The DIY box fan air cleaner known as the Corsi-Rosenthal Box (or the Comparetto Cube, in a slight variation) has really taken off in the fight against COVID. I wrote about it here in September 2020, with instructions on how to make one yourself after I made my first one. I just changed the filters on mine yesterday, so it’s a good time for a little update on this clever device.
Does it work?
I guess it shouldn’t surprise me anymore, but I’ve seen some people claiming it won’t work or won’t last long or it works but it won’t help with COVID. So here’s a quick review.
- Particulate matter in the 2.5 micron and smaller range is the worst for human health overall.
- Particles carrying active viruses, like the SARS-COV-2 responsible for COVID-19, come in a lot of different sizes.
- The small particles that stay airborne for hours are responsible for a lot of the COVID infections. (Unfortunately, the CDC and WHO have been slow to recognize this and promote the obvious solutions.)
- Filters remove particles from the air.
- High-efficiency filters remove more particles and smaller particles. MERV-13 is where you want to be.
- Taping one MERV-13 filter works, but the high resistance reduces its effectiveness. It also needs to be replaced sooner than the Corsi-Rosenthal Box or Comparetto Cube configurations.
- Two filters is better than one because of the reduced resistance.
- Four or five filters is best. It has great air flow, as measured by John Semmelhack and Neil Comparetto. (See chart below.) That means it has a great Clean Air Delivery Rate (CADR) when you use MERV-13 filters.
Recognition for the box fan air cleaner
Since I first wrote about the DIY box fan air cleaner in 2020, it has really taken off. People have been making for their homes and offices. Parents and teachers have had their students make them as class projects. It’s been the subject of quite a few news stories.
It even got the Idea of the Year Award from the Waterloo Filtration Institute. There’s also a Wikipedia page for the Corsi-Rosenthal Box, which I discovered just today as I was researching for this article. And Ask This Old House covered it in a show, too.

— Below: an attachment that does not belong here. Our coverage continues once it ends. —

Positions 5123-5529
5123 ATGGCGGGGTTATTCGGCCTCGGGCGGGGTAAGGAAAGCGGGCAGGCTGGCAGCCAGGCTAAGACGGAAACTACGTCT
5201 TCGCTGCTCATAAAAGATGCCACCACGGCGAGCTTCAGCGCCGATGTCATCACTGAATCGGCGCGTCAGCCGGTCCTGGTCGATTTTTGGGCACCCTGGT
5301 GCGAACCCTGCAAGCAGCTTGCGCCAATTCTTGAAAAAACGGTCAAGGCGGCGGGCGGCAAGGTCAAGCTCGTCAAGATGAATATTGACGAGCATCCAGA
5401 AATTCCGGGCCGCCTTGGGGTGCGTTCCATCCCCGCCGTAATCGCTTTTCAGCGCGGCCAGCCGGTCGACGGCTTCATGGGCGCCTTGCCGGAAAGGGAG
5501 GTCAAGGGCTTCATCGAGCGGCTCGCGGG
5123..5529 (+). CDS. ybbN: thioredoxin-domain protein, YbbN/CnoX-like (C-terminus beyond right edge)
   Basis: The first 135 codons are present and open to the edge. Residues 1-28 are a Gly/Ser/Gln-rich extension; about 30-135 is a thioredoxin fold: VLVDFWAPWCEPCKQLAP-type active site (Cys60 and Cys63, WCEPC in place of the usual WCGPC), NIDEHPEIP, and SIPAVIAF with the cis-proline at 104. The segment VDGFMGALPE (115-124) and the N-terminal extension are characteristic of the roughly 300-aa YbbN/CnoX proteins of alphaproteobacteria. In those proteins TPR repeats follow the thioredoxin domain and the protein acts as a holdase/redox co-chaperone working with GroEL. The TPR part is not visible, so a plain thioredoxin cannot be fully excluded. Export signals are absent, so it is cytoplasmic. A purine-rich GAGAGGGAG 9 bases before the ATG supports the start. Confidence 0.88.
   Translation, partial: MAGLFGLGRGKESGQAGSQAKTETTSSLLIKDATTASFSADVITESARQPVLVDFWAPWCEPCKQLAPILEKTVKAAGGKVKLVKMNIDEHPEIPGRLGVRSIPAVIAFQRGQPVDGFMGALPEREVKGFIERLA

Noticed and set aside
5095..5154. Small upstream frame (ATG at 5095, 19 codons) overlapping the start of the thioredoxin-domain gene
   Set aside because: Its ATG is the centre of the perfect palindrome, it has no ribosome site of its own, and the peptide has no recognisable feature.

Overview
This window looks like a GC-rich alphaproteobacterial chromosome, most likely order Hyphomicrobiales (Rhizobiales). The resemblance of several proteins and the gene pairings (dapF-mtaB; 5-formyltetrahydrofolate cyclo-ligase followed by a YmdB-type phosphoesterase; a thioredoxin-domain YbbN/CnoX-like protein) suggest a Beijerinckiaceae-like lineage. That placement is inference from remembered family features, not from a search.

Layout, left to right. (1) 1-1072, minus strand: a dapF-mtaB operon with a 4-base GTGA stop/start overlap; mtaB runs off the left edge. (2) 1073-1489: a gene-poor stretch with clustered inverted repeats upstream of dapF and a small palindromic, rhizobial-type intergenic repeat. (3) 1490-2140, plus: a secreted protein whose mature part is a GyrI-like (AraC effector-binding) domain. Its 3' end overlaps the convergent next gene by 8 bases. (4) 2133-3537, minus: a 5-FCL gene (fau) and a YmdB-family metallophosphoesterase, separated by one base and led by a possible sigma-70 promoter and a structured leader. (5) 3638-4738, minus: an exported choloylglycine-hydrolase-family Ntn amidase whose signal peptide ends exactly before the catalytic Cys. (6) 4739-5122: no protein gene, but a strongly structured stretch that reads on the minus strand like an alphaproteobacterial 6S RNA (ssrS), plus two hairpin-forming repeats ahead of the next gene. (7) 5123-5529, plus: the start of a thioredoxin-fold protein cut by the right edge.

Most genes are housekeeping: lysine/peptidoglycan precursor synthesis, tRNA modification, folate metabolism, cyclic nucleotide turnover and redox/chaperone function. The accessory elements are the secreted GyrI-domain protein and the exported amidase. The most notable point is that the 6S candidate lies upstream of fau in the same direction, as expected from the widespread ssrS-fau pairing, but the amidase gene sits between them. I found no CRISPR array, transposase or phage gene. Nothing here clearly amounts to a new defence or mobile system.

This is all great! We need more of these things.
How to improve filtration
When I made my first Comparetto Cube in 2020, I copied the design I had seen online. But that early design isn’t fully optimized because there’s some bypass at the fan. The photo below shows a red circle highlighting the area through which the fan moves the air.
The fan is round, but the housing is square. At the corners, some of the air will be going the other direction. To improve air flow and eliminate that bypass, you can make a shroud out of cardboard to cover the corners. That’s what I did differently when I changed the filters on mine yesterday. See the photo at the top of the article. Jim Rosenthal has an article all about the box fan air cleaner shroud.
Just today I found another variation on the DIY box fan air cleaner. The photo below is from Canada Strong Masks and uses two filters that are larger than the standard 20″ x 20″ filters used in the 4 or 5 filter versions. In a tweet, they say they place them 7 feet off the floor and blowing the air upward to reduce noise.
If you haven’t made your own DIY box fan air cleaner yet, why not? It looks like we’re stuck with COVID for a while longer. But even when COVID is gone, these devices are great for improving your indoor air quality. And they’re especially great for those of you who live in places that get smokey from wildfires.
Allison A. Bailes III, PhD is a speaker, writer, building science consultant, and the founder of Energy Vanguard in Decatur, Georgia. He has a doctorate in physics and writes the Energy Vanguard Blog. He is also writing a book on building science. You can follow him on Twitter at @EnergyVanguard.
IAQ Research-Practice in Action: The Corsi/Rosenthal Box Air Cleaner by Jim Rosenthal of TexAir Filters
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